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70 years after Windrush, anti-migrant racism persists in Europe

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It's right that so many today applaud the contribution made by the Windrush Generation, but the racist attitudes they faced have been ignored

On the 22nd June 1948 the Empire Windrush docked at Tilbury carrying 492 British citizens.

The government at the time had delayed the docking and had considered rerouting the ship to East Africa. After being advised that the people on the boat had British passports and were British subjects, they had no choice but to let the boat dock.

It is right that so many today are applauding the contribution made by those that came from the Caribbean - to rebuild the county after the second world war. But in the scramble to herald the Windrush arrival as a landmark moment in the emergence of a multicultural Britain the racist attitudes that greeted many of the passengers, and that echo through the decades, have been ignored.

Britain’s dire economic situation and an acute shortage of labour should have meant the arriving citizens were greeted with open arms. They weren’t. 

A letter from MPs to then-Prime Minister Clement Attlee complained that unless controls were introduced on the movement of black British subjects into Britain, the country would become an 'open reception centre' for immigrants. The MPs objected to the fact that entrants were not selected on the basis of health, education, training, character, customs or above all, whether assimilation is possible or not.

In highlighting the feasibility of assimilation, these MPs conveniently forgot two important realities. 

Firs, that these citizens were a product of Britain’s slave and imperial legacy without which the British West Indies would not exist. 

Their forebears had been forcibly removed from, Africa, stripped of their names and their language. Made to adopt British customs and religion on pain of death, they were subject to an education (if they were lucky) that insisted that British history was their history, and they were subjects of the crown. 

Second, that Black workers from the Caribbean had been coming to Britain for decades and that significant numbers had come to Britain from the late 1930s to fight for Britain in the Second World War.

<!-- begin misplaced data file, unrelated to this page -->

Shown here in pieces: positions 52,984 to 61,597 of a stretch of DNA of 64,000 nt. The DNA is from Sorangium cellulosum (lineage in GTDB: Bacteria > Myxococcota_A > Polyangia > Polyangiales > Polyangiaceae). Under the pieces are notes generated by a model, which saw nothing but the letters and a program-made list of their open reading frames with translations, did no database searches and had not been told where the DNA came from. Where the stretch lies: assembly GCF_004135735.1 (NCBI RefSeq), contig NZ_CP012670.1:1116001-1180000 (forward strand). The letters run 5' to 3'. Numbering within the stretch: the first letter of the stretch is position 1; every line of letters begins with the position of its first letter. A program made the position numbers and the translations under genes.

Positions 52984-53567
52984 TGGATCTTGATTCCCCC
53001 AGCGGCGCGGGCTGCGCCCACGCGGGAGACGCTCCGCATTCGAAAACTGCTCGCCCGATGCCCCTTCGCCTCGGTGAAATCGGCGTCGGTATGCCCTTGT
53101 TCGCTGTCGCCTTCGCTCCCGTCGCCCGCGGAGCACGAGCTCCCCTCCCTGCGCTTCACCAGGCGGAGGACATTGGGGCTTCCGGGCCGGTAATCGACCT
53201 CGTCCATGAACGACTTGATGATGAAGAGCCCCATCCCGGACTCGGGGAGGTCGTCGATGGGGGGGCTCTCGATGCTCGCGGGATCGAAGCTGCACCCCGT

It was not assimilation that was the issue.  It was race. It was the belief that these people were inferior, and that numbers needed to be limited in order to protect racial purity. 

Modern Britain is portrayed as tolerant and post-racial, racist attitudes are presented as an unfortunate part of our history and, occasionally, as the result of pockets of ignorance among misguided sections of the working class. In this portrayal, it’s only the supporters of the BNP, EDL or the latest far-right emanation the Football Lads Alliance who are racist.

Unfortunately, closer examination of public debate over the last few years shows that it’s not true.

After the riots in 2011 David Starkey popped up to tell Owen Jones “what has happened is a substantial section of the chavs that you wrote about have become black.” 

As former Prime Minister David Cameron felt that it was perfectly OK to warn us that “you have got a swarm of people coming across the Mediterranean, seeking a better life, wanting to come to Britain”. 

In 2015 current Chancellor Philip Hammond declared “Europe can’t protect itself, preserve its standard of living and social infrastructure if it has to absorb millions of migrants from Africa”. 

The British political establishment is still reeling from the exposure of Theresa May's hostile environment, and the brutal effect that it has had on the lives of the very same generation of British Citizens perceived as a threat to the fabric of British society in 1948.

These attitudes are not confined to Britain and are not part of the political fringe. Fine words about European values of justice, equality and the rule of law are undermined by the recent saga of the rescue ship Aquarius carrying 629 rescued refugees, refused entry to Italy. 

An attitude summed up perfectly by Katie Hopkins when she said she’d use gunships to stop migrants "No, I don’t care. Show me pictures of coffins, show me bodies floating in water, play violins and show me skinny people looking sad. I still don’t care." 

Yesterday, Italy’s Deputy Prime Ministers and Interior Minister Matteo Salvini chillingly called for a "cleansing” of migrants from “entire parts” of the country. A view that is shared by powerful far-right politicians that are now active in governments across much of Europe. 

Ineffectual policies cannot challenge and defeat racism. To stop such attitudes resurfacing as the norm, now more than ever, we need action.

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